Category Archives: issues

Paramour Rights, the past you seldom hear about

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n 1952, African American Ruby McCollum of Live Oak, Florida was tried and convicted of murdering a local white doctor whom she claimed had been forcing her to have sex with him for years. The Florida Supreme Court overturned the conviction due to a technicality, but McCollum was judged insane before a new trial could be convened and was placed in a state mental institution. Those who covered the trial think it was prejudicial in multiple ways, including the fact that McCollum was allowed to say little or nothing in her own defense.

DVD About The McCollum Trial

I mention this because during this case, we heard the term “paramour rights,” the notion–stemming from the days of slavery–that white men could have non-consensual sex with any Black woman they wanted with little if any consequences. In the publisher’s description of one book about the trial, McCollum is said to have murdered her “white lover” rather than killing a man she claimed had been raping her for years. The word “lover” hardly applies.

Danielle L. McGuire writes in her  2004 “The Journal of American History” article, “It Was like All of Us Had Been Raped: Sexual Violence, Community Mobilization, and the African American Freedom Struggle,” Despite a growing body of literature that focuses on the roles of black and white women and the operation of gender in the movement, sexualized violence-both as a tool of oppression and as a political spur for the movement-has yet to find its place in the story of the African American freedom struggle. Rape, like lynching and murder, served as a tool of psychological and physical intimidation that expressed white male domination and buttressed white supremacy.”

My novel Conjure Woman’s Cat mentions the rape of a black woman by white males. In my fictional account, the police don’t even bother to investigate because this was, sad to say, par for the course. Black women in those days were portrayed, even in official court transcripts, as sexual Jezebels, “Nigger wenches,” and as women who liked being assaulted by white men. When they claimed they were raped in the rare instances such cases came to trial, prosecutors asked if they enjoyed it.

A “classmate” of mine (I put the word in quotes because we didn’t know each other) was one of four men who raped an African American woman at gun and knife point. His sister was in my high school class. We knew each other, but moved in different circles, so we never discussed the crime or the impact it had upon her or the family. In the high school yearbook, X was a senior and–as such–appears wearing a black bow tie, a white jacket, and a white shirt. He was active in school activities. He didn’t look like a man who would spend the rest of his life on the sexual offender lists.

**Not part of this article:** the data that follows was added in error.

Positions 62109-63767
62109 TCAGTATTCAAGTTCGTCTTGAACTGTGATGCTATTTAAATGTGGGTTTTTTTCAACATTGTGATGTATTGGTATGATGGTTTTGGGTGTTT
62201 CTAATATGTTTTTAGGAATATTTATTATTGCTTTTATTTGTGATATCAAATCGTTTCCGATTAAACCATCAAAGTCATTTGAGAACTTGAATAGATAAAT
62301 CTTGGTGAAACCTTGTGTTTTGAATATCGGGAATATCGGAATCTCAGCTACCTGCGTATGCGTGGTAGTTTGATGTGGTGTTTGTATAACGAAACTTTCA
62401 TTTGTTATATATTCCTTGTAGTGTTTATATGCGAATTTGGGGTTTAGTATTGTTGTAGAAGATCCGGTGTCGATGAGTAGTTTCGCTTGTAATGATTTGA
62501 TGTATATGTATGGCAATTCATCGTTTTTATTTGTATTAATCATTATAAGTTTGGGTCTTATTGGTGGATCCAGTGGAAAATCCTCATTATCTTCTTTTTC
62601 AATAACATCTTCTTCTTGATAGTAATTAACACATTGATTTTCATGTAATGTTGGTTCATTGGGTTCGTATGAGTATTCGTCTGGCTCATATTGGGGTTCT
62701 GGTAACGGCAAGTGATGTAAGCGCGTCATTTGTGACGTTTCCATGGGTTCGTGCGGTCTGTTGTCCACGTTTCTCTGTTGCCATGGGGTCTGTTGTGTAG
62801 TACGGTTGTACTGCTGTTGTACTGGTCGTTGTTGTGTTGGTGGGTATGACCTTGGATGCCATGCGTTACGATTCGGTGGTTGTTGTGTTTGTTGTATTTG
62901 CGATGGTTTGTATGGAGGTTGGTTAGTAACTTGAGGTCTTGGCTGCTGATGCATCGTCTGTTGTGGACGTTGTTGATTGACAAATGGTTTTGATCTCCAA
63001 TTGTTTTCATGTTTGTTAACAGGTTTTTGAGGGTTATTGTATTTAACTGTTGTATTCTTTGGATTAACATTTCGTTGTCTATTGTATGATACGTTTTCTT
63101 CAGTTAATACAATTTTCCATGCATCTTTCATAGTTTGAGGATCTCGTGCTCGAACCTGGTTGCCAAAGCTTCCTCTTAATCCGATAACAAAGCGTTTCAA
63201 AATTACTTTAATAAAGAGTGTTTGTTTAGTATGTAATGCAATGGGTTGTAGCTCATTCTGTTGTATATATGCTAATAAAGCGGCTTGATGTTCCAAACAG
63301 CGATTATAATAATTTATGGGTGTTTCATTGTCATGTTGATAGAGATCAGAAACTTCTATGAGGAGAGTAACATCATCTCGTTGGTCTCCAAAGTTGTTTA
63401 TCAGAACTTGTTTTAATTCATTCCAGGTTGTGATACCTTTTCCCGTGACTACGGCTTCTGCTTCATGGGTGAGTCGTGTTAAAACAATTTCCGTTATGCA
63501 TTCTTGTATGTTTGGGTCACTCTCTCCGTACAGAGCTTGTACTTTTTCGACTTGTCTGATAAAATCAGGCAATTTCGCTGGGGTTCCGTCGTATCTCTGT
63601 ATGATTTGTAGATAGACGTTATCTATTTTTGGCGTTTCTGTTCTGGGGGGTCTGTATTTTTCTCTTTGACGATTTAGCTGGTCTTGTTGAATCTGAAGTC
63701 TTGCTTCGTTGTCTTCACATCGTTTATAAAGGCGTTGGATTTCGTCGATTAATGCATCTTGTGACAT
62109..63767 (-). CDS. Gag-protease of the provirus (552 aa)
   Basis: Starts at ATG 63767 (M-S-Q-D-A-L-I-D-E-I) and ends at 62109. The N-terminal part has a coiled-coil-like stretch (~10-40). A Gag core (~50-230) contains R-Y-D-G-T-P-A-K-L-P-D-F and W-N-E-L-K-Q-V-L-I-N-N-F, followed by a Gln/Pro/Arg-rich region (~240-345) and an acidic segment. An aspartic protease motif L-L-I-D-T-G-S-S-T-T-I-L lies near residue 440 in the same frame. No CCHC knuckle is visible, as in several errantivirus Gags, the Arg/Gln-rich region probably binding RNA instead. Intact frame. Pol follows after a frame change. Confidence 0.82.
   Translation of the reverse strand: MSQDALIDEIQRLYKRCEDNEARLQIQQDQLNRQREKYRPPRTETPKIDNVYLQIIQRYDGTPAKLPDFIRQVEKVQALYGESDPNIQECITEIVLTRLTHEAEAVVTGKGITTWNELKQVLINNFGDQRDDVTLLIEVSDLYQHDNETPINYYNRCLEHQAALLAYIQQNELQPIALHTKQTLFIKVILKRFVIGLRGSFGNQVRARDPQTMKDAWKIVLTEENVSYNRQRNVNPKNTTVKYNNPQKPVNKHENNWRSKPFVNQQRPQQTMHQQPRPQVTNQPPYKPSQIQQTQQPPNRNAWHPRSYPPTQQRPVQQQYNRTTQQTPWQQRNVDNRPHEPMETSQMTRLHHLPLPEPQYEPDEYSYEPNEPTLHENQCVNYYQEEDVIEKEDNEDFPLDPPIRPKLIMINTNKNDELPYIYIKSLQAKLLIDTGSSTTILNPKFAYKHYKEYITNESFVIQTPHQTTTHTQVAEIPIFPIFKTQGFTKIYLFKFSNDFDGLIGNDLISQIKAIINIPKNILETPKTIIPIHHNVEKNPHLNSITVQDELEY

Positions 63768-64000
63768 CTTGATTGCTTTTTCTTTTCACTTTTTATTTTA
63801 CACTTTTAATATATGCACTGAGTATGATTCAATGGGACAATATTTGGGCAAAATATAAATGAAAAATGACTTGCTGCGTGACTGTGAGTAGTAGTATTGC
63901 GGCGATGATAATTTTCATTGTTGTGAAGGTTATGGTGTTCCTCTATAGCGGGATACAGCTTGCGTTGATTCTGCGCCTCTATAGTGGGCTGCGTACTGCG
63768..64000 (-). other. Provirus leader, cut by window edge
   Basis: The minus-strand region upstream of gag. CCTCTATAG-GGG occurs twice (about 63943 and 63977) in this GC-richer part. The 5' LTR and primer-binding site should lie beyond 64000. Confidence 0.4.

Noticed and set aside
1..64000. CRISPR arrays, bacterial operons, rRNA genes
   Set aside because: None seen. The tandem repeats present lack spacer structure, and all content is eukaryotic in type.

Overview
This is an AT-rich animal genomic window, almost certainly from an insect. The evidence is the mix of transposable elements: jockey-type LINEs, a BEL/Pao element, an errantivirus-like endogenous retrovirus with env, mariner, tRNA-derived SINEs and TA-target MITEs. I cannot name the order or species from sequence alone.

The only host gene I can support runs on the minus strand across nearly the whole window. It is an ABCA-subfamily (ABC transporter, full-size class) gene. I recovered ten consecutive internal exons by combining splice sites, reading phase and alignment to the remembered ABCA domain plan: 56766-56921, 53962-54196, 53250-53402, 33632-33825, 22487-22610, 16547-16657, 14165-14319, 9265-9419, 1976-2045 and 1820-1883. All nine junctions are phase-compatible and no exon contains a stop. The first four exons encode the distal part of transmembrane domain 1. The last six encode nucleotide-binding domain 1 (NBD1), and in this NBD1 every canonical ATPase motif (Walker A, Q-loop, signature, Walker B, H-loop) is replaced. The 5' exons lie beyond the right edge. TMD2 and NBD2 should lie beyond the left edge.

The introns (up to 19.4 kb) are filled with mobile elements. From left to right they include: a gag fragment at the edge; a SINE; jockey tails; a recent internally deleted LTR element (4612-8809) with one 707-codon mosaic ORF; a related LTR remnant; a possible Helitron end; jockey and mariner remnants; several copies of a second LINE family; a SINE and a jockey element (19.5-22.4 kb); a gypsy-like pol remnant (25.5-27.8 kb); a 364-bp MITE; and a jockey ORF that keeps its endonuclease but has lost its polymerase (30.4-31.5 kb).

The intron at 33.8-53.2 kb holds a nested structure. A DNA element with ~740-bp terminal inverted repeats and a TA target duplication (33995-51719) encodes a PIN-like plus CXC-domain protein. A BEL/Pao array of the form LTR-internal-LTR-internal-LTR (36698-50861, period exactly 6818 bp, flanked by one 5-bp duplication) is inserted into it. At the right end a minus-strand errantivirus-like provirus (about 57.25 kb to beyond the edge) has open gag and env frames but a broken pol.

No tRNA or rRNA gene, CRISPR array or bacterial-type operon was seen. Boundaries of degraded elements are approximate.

He and his sister are still alive, so I won’t mention their names or the name of the victim who has passed away. I never saw an interview with the victim or any account of long-term psychological damage after the verdict was announced. She showed great courage during the trial as she described the event and never flinched under defense attempts to paint the seven sexual encounters of the evening as what she wanted.

The first surprising fact in 1959 was that X and the three other thugs who committed the crime were arrested. The second surprising fact was that they were held in jail while awaiting trial. They had confessed, but claimed the sex was consensual, and made light of the whole thing like it was boys having fun. The biggest surprise of all is that they were convicted and sentenced to life in prison. How unusual this way for that day and time.

Those commenting on the disparate approach in the criminal justice system to the rapes of black women by white males and the rapes of white women by black males consistently view sex with a black woman as a rite of passage for young white men. This was probably the case in Tallahassee in 1959. Many think that the late Senator Strom Thurmond’s “affair” with am underage black maid in his family’s house falls into the “rite of passage” or “paramour rights” category.

Few people knew about the segregationist’s black daughter until after he died. His black daughter Essie Mae Washington-Williams, who died in 2013, was silent about her birth father for 78 years wrote and elegant and even-handed memoir (Dear Senator) in 2006 that shows the confusion and disconnect between the black sons and daughters and their white fathers who were fascinated with black women. Commentators were quick to point out that apologists for Thurmond’s relationship with the teenage black maid employed by his family called that relationship and affair rather than statutory rape or sex under duress.

After years of executing black men for raping white women, the 1959 Tallahassee trial was a victory, a wedge driven into the status quo, a precedent showing times might be changing, even though the rapists were out on parole within six or seven years. In Conjure Woman’s Cat, the men aren’t convicted because–in the “real life” of 1954 when the novel is set–they seldom were found guilty of anything. In those days, that was life as usual.

–Malcolm

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Should I be writing about political issues?